It sparkles and shines; it absorbs light, and it casts light back with a unique, effusive clarity. Water is omnipresent. On a planetary scale it overwhelms us – it fills our oceans, weighs down the air around, wears the earth beneath our feet down and away into plunging gorges and vast canyons, and coats that earth again in crystal ivory when the air and earth turn frozen. On the microscopic scale it finds its way everywhere, dissolving and diluting, breaking nutrients down and conducting them onwards to feed the cells of plants and animals.
This elemental blend of two parts hydrogen and one part oxygen serves as home for countless species of organisms, ranging from the largest to the smallest forms of life on the planet. Because water can hold and carry things both living and lifeless, its purity varies dramatically, along with its best possible uses from one source to another.
Evaporation of water acts a magic cleanser, leaving solid impurities behind as the pure moisture is drawn into the skies, re-gathered in clouds and re-distributed across earth and ocean with the help of global air currents and crashing storms. Water’s immense power is central to local, national, and international political scuffles and decision-making processes. It has molded and will only continue to mold geography both physical and political, and, with it, the history of human life. Social systems and customs are intimately bound up with the availability of water, and there is no economy on earth that does not leverage its value or suffer from its scarcity. The physical record of water’s changing impact over the centuries and millennia often are found concealed underwater, in soil, jungles, and caves, luring anthropologists, just as journalists and storytellers are drawn to the fascinations of fire, flood, and hurricane, and the opportunity to weave new tales from the devastation and prosperity water can bring. Its influence in language, music, art, theater, and ritual ceremony and custom is nearly endless – think of Sumidagawa in classical Noh theater, of the rain dances of indigenous cultures worldwide, of Moby Dick or Rusalka (or The Little Mermaid!).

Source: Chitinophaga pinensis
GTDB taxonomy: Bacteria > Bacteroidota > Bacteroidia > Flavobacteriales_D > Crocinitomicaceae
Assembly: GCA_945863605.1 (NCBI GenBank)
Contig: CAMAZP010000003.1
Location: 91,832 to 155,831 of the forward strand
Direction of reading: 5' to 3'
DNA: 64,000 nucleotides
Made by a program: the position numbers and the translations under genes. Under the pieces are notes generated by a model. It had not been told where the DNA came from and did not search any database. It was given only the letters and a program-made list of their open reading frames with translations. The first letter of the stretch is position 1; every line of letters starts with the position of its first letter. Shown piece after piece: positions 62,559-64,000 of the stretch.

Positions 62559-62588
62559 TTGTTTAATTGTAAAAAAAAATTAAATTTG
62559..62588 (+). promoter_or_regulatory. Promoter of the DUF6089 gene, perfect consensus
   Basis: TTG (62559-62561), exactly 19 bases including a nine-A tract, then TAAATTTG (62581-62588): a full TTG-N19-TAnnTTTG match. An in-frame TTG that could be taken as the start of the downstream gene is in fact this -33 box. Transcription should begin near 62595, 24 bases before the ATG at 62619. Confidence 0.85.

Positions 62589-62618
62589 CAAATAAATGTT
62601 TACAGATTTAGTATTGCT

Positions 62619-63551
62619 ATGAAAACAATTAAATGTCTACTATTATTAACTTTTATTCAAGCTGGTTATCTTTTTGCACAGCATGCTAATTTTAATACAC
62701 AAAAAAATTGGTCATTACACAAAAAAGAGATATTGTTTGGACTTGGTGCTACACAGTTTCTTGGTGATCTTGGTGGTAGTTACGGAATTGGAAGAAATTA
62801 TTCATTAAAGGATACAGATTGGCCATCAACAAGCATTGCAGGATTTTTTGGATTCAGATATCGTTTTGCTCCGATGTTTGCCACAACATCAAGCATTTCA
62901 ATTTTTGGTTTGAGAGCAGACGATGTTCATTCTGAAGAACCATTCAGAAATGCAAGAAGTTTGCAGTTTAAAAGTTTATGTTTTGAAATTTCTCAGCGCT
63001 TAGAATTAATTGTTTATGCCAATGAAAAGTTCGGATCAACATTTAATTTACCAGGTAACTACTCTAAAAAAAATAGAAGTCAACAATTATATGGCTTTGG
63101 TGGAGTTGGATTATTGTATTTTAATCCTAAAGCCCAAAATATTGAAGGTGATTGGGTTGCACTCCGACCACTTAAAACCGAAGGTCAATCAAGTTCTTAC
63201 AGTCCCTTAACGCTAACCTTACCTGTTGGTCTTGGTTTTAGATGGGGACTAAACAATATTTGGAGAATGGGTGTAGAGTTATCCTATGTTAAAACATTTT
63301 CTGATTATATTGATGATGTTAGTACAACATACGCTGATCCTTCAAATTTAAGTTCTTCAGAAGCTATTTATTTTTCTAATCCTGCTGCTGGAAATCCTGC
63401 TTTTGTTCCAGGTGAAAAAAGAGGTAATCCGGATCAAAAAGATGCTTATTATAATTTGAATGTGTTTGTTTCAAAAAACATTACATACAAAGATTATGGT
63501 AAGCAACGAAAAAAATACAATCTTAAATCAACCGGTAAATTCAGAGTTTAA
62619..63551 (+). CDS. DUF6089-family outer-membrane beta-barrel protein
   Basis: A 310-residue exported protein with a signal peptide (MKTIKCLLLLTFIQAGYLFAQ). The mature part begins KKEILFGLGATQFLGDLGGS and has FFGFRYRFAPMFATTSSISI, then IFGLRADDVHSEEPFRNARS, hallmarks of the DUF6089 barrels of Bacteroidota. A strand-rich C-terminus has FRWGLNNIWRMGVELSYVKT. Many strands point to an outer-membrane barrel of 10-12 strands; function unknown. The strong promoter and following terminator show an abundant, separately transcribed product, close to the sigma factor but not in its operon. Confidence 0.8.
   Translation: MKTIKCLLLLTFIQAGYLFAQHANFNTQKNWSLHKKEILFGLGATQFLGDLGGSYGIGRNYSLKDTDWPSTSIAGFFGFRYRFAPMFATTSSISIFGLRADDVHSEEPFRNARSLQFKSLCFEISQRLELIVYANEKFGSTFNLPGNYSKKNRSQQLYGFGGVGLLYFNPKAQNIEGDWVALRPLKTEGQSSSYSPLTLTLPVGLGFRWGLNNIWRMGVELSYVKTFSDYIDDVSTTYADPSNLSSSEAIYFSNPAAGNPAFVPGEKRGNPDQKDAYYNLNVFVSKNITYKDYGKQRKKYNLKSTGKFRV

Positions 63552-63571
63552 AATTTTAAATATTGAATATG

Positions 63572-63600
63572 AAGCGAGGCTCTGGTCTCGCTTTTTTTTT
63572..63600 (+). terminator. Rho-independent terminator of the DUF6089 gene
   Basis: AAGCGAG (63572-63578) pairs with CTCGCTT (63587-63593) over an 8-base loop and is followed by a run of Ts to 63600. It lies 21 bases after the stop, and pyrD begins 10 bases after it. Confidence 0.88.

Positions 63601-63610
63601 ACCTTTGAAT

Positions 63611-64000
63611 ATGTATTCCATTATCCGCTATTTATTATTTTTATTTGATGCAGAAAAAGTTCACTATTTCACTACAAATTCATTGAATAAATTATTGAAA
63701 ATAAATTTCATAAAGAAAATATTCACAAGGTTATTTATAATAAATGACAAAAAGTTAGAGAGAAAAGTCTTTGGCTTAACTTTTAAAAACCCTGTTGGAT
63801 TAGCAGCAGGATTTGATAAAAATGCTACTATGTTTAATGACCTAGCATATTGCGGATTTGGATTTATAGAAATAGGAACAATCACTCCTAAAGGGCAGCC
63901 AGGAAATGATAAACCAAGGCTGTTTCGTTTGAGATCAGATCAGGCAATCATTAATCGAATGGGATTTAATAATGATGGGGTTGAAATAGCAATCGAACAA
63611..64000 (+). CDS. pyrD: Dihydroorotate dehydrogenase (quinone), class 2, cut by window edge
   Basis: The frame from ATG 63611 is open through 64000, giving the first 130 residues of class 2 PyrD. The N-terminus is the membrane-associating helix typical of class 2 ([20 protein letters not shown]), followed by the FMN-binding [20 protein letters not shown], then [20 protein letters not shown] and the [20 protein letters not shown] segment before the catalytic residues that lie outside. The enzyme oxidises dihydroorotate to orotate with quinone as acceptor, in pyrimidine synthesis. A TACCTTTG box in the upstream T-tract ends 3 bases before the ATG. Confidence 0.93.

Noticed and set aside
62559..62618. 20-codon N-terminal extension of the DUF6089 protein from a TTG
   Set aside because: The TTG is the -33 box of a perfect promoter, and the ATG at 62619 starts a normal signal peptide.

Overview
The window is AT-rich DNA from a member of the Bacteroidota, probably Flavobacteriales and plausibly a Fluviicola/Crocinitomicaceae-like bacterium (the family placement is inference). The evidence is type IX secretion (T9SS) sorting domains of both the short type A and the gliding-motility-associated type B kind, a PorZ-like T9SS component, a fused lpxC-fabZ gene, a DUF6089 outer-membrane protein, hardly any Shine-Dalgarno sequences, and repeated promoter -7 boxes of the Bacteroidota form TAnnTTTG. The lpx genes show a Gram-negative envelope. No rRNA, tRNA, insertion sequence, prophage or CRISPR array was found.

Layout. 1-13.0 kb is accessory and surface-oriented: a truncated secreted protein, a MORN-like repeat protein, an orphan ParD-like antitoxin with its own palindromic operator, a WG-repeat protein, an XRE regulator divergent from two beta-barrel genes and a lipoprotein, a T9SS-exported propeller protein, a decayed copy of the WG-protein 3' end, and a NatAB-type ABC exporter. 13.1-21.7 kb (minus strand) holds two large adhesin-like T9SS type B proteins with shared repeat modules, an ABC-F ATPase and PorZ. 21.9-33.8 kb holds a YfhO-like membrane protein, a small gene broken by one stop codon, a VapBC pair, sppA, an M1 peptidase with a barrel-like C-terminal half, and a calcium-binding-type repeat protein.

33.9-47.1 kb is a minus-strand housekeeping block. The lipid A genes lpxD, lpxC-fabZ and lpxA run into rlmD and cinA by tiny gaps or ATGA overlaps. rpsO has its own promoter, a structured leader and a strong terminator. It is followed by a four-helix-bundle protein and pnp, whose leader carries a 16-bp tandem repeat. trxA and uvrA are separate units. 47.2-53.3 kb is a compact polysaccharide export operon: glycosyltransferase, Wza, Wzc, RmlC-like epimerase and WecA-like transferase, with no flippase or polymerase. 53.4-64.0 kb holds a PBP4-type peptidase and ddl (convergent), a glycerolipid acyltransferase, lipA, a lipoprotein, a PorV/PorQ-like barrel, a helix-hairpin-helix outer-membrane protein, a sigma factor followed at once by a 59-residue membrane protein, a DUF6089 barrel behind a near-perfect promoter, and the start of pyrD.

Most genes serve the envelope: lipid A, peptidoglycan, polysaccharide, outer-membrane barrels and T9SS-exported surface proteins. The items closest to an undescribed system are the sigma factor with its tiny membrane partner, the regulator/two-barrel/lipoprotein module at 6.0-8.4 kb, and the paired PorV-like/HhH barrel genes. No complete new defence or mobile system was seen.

Water is the fundamental shapeshifter. It reflects color, catches light, flows, and freezes. Even as it turns predator to the unwary, it becomes artistic prey for photographers, filmmakers, and painters, seeking to capture the fleeting, spellbinding truths it contains, casts back, and carries away.
Text adapted from: https://magazine.libarts.colostate.edu/article/water-as-science-and-art/
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